Galileo was proud of his parabolic trajectory. In his first years after arriving at the university in Padua, he had worked with marked intensity to understand the mathematical structure of the trajectory, arriving at a definitive understanding of it by 1610—just as he was distracted by his friend Paolo Sarpi who suggested he improve on the crude Dutch telescopes starting to circulate around Venice. This distraction lasted 20 years, only to end under his house arrest, when he finally had time to complete and publish his work on motion in his Two New Sciences.
Galileo’s trajectory was a solitary arc with specific initial conditions. Similarly, Kepler’s orbits were solitary ellipses, one for each of the planets. When Newton posited his second axiom, in Latin prose (no equation) outlining the differential equation , he integrated it to obtain its integral curve, once again focusing on special cases defined by specific initial conditions. Even Lagrange, freed from Newton’s law, was still bound in his use of the principle of least action to solitary beginnings and endings, to the single path between two points that minimized the mechanical action. This legacy of great figures in the history of physics—Galileo, Kepler, Newton, Lagrange—along with a legion of introductory physics teachers today, helps to perpetuate the perspective that physics treats solitary trajectories.
Yet over a hundred years ago, Henri Poincaré took a decisive step away from the solitary trajectory and began thinking about dynamical systems as geometric problems in dynamical spaces. He was not the first—the nineteenth century mathematicians Rudolph Lipschitz and Gaston Darboux, inspired by Bernhard Riemann, had already begun to think of dynamics in terms of geodesics in metric spaces—but Poincaré was the first to create a new toolbox of techniques that treated dynamical systems as if they were the flow of fluids. He took a fundamental step away from concentrating on single trajectories one at a time, to thinking in terms of the set of all trajectories, treated simultaneously as a field of flow lines in dynamical spaces.
This was the dawn of phase space. Phase space is a multidimensional hyperspace that is like a bucket holding all possible trajectories of a complex system. James Gleick, the noted chronicler of science, has called the invention of phase space “one of the most important discoveries of modern science”. Phase space was invented in fits and starts (and at times independently) across a span of 70 years, beginning with Liouville in 1838, then added to by Jacobi, Boltzmann, Maxwell, Poincaré, Gibbs and finally Ehrenfest in 1911. A phase-space diagram, also known as a phase-space “portrait,” consists of a set of flow lines that swirl around special points called fixed points that act as sources or sinks or centers, and the flow is constrained by special lines called nullclines and separatrixes that corral the flow lines into regions called basins. These complex flows are like string art, and phase-space portraits like Lorenz’s Butterfly have become cultural memes.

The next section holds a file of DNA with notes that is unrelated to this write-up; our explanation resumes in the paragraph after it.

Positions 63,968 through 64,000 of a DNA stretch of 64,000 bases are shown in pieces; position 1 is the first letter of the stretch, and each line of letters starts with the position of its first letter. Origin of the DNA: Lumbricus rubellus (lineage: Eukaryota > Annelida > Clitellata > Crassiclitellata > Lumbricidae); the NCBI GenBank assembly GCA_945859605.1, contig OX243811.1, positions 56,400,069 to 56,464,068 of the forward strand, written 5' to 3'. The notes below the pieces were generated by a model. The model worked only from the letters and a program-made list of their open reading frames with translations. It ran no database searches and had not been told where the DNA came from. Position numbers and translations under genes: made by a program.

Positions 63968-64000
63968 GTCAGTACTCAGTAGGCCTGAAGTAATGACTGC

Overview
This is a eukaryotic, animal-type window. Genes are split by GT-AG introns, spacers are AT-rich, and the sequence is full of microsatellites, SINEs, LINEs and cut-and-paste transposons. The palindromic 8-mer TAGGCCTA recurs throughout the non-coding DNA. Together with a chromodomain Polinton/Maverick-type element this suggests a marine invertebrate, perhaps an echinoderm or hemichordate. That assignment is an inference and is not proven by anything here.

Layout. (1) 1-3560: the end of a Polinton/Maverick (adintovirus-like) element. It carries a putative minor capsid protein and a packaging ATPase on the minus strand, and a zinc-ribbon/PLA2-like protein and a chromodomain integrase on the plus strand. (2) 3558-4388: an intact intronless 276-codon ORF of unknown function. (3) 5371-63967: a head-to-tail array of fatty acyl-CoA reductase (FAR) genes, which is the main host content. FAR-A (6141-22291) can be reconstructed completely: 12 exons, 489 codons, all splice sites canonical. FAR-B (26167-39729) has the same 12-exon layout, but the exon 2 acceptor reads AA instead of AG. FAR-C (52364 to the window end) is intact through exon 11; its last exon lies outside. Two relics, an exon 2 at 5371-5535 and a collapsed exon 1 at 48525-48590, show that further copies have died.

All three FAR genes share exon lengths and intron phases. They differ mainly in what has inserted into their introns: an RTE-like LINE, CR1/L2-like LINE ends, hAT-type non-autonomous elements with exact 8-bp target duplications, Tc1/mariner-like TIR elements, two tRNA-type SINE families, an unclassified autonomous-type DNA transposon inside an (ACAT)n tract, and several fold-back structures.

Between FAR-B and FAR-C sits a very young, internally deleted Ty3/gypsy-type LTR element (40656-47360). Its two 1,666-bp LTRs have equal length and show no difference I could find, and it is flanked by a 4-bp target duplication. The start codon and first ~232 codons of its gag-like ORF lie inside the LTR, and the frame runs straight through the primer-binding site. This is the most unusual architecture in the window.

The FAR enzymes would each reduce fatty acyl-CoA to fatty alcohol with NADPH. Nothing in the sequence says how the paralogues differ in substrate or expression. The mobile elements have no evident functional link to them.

Attached to each flow line on a phase portrait is a tangent vector, constituting a vector field that fills phase space. These tangent vectors are to dynamics what the vector fields of electric and magnetic phenomena are to electromagnetics. A broad class of complex systems with their flows can be described through the deceptively simple mathematical expression for the vector fieldwhere the “dot” is the time derivative, and the variables and the function are vector quantities. The vector is the set of all positions and all momenta for a system with N degrees of freedom. When the physical system is composed of interacting massive particles that conserve energy (like the atoms in an ideal gas or planets in orbit), then the flow equation reduces to Hamilton’s equations of dynamics. Yet dynamical systems treated by flows are much more general, capable of capturing the behavior of firing neurons; the beating heart,; economic systems like world trade; the evolution of species in ecosystems; the orbits of photons around black holes. These have all become the objects of study for modern dynamics. It would not be an exaggeration to say that is to modern dynamics what was to classical dynamics.
The flows of physics encompass such a broad sweep of subjects, that it is sometimes difficult to see the common thread that connects them all. Yet, the phase-space phase portrait, and computer techniques for the hypervisualization of many dimensions are becoming common tools, providing a unifying language with which to explain and predict the behavior of systems that were once too complex to address. By learning this language, a new generation of scientists will cut across the Babel of so many disciplines.
Featured image credit: The International Space Station by Paul Larkin. Public Domain via Unsplash.